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scala> implicit val em = EvaluationMonoid
em: EvaluationMonoid.type = EvaluationMonoid$@34f5b235
scala> implicit val mm = mapMonoid[String,Evaluation]
mm: scalaz.Monoid[Map[String,Evaluation]] = scalaz.std.MapInstances$$anon$4@13105b09
scala> val dataset1 = Map("modelA" -> Evaluation(3,2),
| "modelB" -> Evaluation(4,1))
dataset1: scala.collection.immutable.Map[String,Evaluation] =
Map(modelA -> Evaluation(3,2), modelB -> Evaluation(4,1))
scala> val dataset2 = Map("modelA" -> Evaluation(5,4))
dataset2: scala.collection.immutable.Map[String,Evaluation] =
Map(modelA -> Evaluation(5,4))
scala> mm.append(dataset1,dataset2)
res3: Map[String,Evaluation] =
Map(modelA -> Evaluation(8,6), modelB -> Evaluation(4,1))

Conclusion and references

If you are using the scalaz library, many of the provided type classes come “batteries included” with type class laws. Even if you are not, these ideas can help you to build more reliable type class instances which can be composed and extended with confidence. See below for some additional references and readings on this subject:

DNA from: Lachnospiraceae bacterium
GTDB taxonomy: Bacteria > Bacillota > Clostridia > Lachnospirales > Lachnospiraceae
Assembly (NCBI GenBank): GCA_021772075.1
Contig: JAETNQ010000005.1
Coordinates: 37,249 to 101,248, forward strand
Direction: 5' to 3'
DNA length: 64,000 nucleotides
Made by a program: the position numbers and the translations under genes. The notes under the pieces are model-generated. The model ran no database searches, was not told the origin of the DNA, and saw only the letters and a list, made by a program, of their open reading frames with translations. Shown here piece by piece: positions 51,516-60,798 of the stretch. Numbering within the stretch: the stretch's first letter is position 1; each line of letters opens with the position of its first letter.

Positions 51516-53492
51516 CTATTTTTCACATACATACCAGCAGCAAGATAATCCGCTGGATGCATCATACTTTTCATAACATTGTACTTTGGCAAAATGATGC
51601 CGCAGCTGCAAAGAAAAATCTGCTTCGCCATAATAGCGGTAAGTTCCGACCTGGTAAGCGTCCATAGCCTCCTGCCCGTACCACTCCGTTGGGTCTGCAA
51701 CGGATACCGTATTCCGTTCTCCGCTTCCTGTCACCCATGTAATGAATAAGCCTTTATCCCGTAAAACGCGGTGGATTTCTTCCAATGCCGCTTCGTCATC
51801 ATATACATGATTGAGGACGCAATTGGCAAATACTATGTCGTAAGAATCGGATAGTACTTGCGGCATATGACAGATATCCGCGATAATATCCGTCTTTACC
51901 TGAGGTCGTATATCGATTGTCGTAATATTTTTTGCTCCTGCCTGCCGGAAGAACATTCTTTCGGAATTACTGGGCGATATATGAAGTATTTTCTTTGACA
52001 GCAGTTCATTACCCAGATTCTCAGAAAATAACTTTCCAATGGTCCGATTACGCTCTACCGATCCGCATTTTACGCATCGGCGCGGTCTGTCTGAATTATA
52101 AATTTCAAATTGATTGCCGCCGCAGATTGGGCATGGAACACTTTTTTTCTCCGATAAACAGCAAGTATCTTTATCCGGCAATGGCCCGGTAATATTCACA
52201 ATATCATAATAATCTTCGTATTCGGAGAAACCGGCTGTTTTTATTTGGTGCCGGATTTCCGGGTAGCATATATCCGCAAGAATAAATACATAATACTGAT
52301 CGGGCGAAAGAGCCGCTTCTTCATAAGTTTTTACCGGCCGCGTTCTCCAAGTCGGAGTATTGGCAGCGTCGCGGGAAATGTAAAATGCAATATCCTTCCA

[1] Omitting associativity and explicit discussion of closure.

[2] For brevity, these code snippets do not show library (scalaz, ScalaTest, ScalaCheck) imports.

[3] Excluding the unfortunate possibilities of null return values or thrown Exceptions.

[4] A semigroup is a more general concept than a monoid, which is modeled in scalaz by having Monoid[F] extend Semigroup[F].

[5] This implementation has a bit of a boilerplate flavor, this post describes how we could automagically derive our Monoid[Evaluation] instance.

[6] As implied by the ScalaCheck project’s appropriate logo.